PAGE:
To Kill a Mockingbird Analysis
by Harper Lee

To Kill a Mockingbird book cover
Start Your Free Trial

To Kill a Mockingbird Analysis

  • Atticus explains that killing a mockingbird is a sin because mockingbirds are innocents that do nothing but make music. Tom Robinson is the metaphorical mockingbird of the novel, as he is convicted and killed despite his innocence.
  • When the novel begins, Scout still has her childhood innocence. Over the course of Tom Robinson's trial, however, Scout learns an important lesson about the failures of the justice system.
  • The novel is set in rural Alabama during the Great Depression. Black Americans are subject to Jim Crow laws that segregate them from white people and strip them of their rights as citizens.

Download To Kill a Mockingbird Study Guide

Subscribe Now


Harper Lee’s To Kill a Mockingbird illuminates the racism and prejudice that pervaded American society in the 1930s, some twenty or thirty years before the civil rights movement began in earnest.

The story is set in Maycomb, a fictional Southern town where people are resistant to change. Though the inhabitants of this small town necessarily live out their lives in close proximity to one another, a myriad of factors, including race, heritage, and wealth, form a complex social hierarchy within the town. Segregation separates the town along racial lines, but rigid social distinctions govern relationships within Maycomb’s white community as well. The well-to-do may live near and frequently interact with the town’s working-class and impoverished members (as seen in Scout’s classroom), yet the divisions between these groups remain rigid.

It is suggested that this unyielding hierarchy stems from the instinctive desire of individuals in every class to believe that they are superior to others, which creates complex status relationships that extend beyond the traditional socioeconomic and racial sphere. For example, the Cunninghams feel justified in looking down on the Ewells—although they are both poor, white families—because the Cunninghams’ well-known pride and independence garners them greater respect in the town. As Jem observes,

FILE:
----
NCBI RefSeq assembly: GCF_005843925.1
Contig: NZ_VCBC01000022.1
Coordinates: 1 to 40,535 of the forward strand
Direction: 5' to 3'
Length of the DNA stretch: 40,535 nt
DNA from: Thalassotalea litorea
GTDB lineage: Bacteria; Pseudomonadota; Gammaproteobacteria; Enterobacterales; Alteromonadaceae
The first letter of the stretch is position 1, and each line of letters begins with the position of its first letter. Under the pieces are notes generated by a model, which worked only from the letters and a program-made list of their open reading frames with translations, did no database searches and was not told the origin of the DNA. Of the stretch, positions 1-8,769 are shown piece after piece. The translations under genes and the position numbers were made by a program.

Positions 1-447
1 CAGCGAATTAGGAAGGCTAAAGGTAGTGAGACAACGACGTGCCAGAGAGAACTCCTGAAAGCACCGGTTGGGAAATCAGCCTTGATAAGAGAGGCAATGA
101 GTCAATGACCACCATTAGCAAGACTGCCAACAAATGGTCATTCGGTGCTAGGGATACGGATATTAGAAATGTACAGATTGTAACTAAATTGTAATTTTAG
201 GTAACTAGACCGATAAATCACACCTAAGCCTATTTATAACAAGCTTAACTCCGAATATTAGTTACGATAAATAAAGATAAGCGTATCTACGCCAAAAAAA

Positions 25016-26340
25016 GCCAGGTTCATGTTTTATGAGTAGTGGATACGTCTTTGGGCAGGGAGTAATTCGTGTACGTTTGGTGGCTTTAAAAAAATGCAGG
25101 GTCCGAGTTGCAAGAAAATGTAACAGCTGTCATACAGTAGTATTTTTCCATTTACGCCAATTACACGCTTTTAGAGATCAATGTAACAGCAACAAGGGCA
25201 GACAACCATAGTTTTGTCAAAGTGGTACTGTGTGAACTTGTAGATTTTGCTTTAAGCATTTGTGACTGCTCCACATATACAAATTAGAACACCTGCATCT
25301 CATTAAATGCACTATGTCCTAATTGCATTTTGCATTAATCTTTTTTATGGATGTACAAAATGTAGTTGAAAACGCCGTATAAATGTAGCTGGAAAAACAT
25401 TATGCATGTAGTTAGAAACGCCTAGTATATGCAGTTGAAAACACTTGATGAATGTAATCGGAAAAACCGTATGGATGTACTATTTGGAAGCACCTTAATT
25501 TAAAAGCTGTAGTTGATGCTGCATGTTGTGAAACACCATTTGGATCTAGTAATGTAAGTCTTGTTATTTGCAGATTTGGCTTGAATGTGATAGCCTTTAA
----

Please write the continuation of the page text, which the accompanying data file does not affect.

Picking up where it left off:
The thing about it is, our kind of folks don't like the Cunninghams, the Cunninghams don't like the Ewells, and the Ewells hate and despise the colored folks.

Poor, rude, and hostile, the Ewells are despised by most of the town and thus occupy one of the lowest rungs on the social ladder. However, due to the rampant racism in Maycomb, even the Ewells are considered to be socially superior to respectable black individuals like the Robinsons. The Ewells are aware of this fact and exploit this bias to their advantage in accusing Tom Robinson. Though Bob Ewell is aware of Tom’s innocence, he also knows that as a white man, it is he, not Tom, who will have the town’s support—regardless of how unpopular he is. The hollowness and hypocrisy of Maycomb’s strict social hierarchy ultimately highlights the truth of a key lesson expressed in the novel: “There’s just one kind of folks. Folks.”

Narrated by a young woman recalling her childhood, To Kill a Mockingbird is a bildungsroman, or a coming-of-age story. Through the memories and reflections of an adult Scout, readers follow Scout; her brother, Jem; and their friend Dill as they grow up and learn to navigate the difficulties of coming of age in a changing society. The children are surrounded by conflicting attitudes, particularly with regard to race and class, and must decipher for themselves which ones to adopt as their own. The children don’t undertake this journey completely alone, however; and many of the adults closest to the children—including Atticus, Calpurnia, and Miss Maudie—act as strong moral role models, helping to guide the children toward integrity and away from cynicism, even in the face of terrible injustices.

The book’s title comes from the notion that “it’s a sin to kill a mockingbird,” which is referenced by multiple characters in the book. The underlying explanation of this rule—that it is wrong to harm the innocent—is one of the primary messages of the work. The most clear parallels to...

(The entire section is 1,078 words.)